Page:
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I travelled with a US citizen friend a couple of times to Canada (my home country) for a few days each time. We never had a problem at any border and, being Canadian, I don't know as much as I should about Canadian entry laws. My friend has a single DUI from a long time ago (less than 10 years at the time of our travels), and neither of us were aware that it was automatic grounds for denial of entry. I discovered the rule by accident during random web browsing, and it's now been more than 10 years since the DUI, so in the ordinary course of events, Canada would automatically forgive it if they were to try to enter now. But now I'm worried that my friend has broken the law by not disclosing what they didn't know they were supposed to disclose. Are there any penalties for this situation? What if, hypothetically, they were to try to apply for residency/citizenship at a later date, would this be grounds for automatic denial?

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    The part of your question about a hypothetical future application to immigrate belongs on Expatriates. – phoog Apr 28 '17 at 20:19
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Are there any penalties for this situation?

YES

Immigration and Refugee Protection Act (S.C. 2001, c. 27)

Sanctions for Unlawful Entry and Overstaying

The IRPA does not specifically criminalize unlawfully entering the country or unlawfully overstaying a visa. Both of these types of actions, however, fall under the general prohibition against contravening the law without exercising due diligence to prevent doing so.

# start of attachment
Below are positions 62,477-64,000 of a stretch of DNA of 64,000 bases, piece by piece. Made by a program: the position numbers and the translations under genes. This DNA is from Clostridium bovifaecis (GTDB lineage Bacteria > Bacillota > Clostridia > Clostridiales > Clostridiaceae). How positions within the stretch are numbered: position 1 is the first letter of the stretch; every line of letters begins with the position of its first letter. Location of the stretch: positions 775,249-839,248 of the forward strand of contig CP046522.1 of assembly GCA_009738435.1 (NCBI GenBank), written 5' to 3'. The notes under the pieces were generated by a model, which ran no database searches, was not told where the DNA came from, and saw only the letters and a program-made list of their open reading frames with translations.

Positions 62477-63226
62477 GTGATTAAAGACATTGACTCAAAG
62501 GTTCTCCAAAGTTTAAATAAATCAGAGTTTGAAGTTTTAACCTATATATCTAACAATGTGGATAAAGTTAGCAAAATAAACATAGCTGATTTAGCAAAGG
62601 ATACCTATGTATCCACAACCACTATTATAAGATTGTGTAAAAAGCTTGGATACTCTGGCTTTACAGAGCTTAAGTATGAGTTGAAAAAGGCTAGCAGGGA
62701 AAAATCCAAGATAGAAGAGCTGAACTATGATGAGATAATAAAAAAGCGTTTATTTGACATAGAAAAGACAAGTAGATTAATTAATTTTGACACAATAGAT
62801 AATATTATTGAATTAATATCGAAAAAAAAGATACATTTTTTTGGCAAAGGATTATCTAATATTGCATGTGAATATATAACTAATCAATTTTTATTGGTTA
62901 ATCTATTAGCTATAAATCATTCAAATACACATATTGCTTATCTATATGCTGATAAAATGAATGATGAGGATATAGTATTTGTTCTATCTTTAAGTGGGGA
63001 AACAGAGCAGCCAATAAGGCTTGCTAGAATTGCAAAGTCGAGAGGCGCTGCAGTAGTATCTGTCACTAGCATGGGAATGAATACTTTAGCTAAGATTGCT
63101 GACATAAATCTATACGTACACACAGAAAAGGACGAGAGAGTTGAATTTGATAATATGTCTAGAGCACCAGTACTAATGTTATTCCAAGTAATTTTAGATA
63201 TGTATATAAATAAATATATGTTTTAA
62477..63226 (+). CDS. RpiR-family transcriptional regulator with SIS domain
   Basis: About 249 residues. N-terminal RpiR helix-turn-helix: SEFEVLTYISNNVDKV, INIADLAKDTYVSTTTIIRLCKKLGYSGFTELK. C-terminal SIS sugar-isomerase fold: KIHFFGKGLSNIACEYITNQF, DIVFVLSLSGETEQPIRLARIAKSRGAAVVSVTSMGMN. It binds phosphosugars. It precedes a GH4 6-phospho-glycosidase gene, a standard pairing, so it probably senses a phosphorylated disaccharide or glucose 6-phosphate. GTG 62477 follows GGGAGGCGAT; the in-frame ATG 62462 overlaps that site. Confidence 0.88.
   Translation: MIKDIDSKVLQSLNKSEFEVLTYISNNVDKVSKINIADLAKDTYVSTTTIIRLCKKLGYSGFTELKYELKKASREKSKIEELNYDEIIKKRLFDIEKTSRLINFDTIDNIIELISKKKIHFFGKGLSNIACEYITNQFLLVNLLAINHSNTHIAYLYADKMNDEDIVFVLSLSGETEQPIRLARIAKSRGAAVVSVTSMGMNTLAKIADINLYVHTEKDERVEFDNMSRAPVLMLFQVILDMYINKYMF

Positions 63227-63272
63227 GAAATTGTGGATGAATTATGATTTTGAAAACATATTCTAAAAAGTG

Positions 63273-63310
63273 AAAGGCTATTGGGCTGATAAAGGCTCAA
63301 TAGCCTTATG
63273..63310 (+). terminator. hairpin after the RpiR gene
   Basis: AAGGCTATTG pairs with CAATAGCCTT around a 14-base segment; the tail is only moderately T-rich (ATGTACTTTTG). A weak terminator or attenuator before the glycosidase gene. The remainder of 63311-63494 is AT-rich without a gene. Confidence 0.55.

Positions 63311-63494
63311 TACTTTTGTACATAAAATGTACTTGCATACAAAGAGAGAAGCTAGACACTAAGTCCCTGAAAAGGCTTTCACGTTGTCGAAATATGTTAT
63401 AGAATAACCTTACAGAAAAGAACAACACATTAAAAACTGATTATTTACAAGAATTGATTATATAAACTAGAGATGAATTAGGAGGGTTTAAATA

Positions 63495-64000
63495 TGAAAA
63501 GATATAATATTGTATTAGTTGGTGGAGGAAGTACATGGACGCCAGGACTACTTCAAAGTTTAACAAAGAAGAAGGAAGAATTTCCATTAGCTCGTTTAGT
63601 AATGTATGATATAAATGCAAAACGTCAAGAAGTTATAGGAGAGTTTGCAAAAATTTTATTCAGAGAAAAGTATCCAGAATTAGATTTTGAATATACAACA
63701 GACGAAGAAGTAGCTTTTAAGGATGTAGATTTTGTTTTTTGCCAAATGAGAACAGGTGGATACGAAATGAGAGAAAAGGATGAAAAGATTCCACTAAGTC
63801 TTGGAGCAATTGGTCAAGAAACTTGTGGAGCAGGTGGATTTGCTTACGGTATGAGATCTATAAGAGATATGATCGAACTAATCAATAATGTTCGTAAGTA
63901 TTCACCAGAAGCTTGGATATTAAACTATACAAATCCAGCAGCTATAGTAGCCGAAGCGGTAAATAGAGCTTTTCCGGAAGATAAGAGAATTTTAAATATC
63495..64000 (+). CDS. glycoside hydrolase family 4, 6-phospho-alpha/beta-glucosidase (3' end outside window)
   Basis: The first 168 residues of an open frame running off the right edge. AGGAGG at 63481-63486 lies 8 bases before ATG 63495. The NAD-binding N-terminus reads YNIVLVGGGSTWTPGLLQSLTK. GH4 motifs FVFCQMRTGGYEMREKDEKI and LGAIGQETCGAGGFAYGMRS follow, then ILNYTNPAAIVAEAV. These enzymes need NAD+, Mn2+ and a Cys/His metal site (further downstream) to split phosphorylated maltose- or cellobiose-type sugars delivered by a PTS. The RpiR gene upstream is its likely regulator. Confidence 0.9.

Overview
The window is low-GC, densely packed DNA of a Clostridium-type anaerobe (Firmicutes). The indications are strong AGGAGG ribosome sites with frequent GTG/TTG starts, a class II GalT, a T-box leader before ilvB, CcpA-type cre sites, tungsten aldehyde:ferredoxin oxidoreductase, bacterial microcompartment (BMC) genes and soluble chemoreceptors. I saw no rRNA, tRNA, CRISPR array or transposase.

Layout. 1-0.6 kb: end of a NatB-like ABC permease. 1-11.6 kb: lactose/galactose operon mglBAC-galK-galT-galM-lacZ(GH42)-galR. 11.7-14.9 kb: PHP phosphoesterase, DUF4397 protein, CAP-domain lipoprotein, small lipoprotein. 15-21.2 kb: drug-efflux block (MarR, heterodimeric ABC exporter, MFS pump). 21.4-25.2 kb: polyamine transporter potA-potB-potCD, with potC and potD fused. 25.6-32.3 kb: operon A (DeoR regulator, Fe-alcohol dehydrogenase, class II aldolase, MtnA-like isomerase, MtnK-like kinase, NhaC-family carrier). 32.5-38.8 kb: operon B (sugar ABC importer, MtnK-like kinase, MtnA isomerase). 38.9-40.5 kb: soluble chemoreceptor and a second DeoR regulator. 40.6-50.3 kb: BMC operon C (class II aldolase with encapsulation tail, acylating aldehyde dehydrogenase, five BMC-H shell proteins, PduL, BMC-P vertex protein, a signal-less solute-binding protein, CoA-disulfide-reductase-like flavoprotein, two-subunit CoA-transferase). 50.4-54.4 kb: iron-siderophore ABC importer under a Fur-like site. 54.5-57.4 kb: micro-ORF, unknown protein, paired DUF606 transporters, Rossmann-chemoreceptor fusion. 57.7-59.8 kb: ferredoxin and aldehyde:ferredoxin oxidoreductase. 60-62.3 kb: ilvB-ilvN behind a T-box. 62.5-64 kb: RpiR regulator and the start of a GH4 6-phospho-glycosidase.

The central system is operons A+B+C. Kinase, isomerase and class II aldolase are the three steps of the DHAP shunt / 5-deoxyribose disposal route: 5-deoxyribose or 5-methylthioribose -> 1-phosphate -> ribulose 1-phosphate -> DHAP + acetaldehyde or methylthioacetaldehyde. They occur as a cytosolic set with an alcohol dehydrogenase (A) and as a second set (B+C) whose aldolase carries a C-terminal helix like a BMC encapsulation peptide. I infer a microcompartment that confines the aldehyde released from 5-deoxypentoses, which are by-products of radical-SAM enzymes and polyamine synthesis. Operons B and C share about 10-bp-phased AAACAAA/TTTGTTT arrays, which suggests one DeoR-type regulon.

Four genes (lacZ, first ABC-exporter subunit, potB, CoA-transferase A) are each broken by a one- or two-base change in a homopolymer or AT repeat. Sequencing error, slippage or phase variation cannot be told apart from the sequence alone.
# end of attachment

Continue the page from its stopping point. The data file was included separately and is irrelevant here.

Crown prosecutors have discretion to try general IRPA offenses either by way of an indictment or in summary proceedings. The distinction between indictable and summary offenses is similar to the distinction between felonies and misdemeanors in the United States, and a crime that can be tried either by way of an indictment or in summary proceedings is considered to be a “hybrid” offense.

The maximum penalty for a person who commits such a general offense as entering the country unlawfully or unlawfully overstaying a visa is a fine of $50,000 and imprisonment for two years, if prosecuted by way of an indictment, or a fine of $10,000 and imprisonment for six months, if prosecuted in summary proceedings. Crown prosecutors usually base their decisions as to whether a defendant should be tried by way of an indictment or in summary proceedings upon such factors as the seriousness of the violation, the defendant’s intentions, and the defendant’s prior record.

Most persons caught violating the general provisions of the immigration laws are deported or ordered to leave Canada. CBSA administers the detention and removal of illegal immigrants and persons who overstay their visa.

I personally would not disclose a past transgression which is beyond the statute of limitations. Neither would I volunteer if I previously innocently provided inaccurate information that has never been discovered.

In his case he very likely was never asked anything like that so he didn't lie to immigration. There are likely thousands of Americans who cross the border into Canada a month who have the ghosts of DUI's present or past.

What if, hypothetically, they were to try to apply for residency/citizenship at a later date, would this be grounds for automatic denial?

That's long term travel/migration and is beyond the scope of this site. You can ask under Expatriates.

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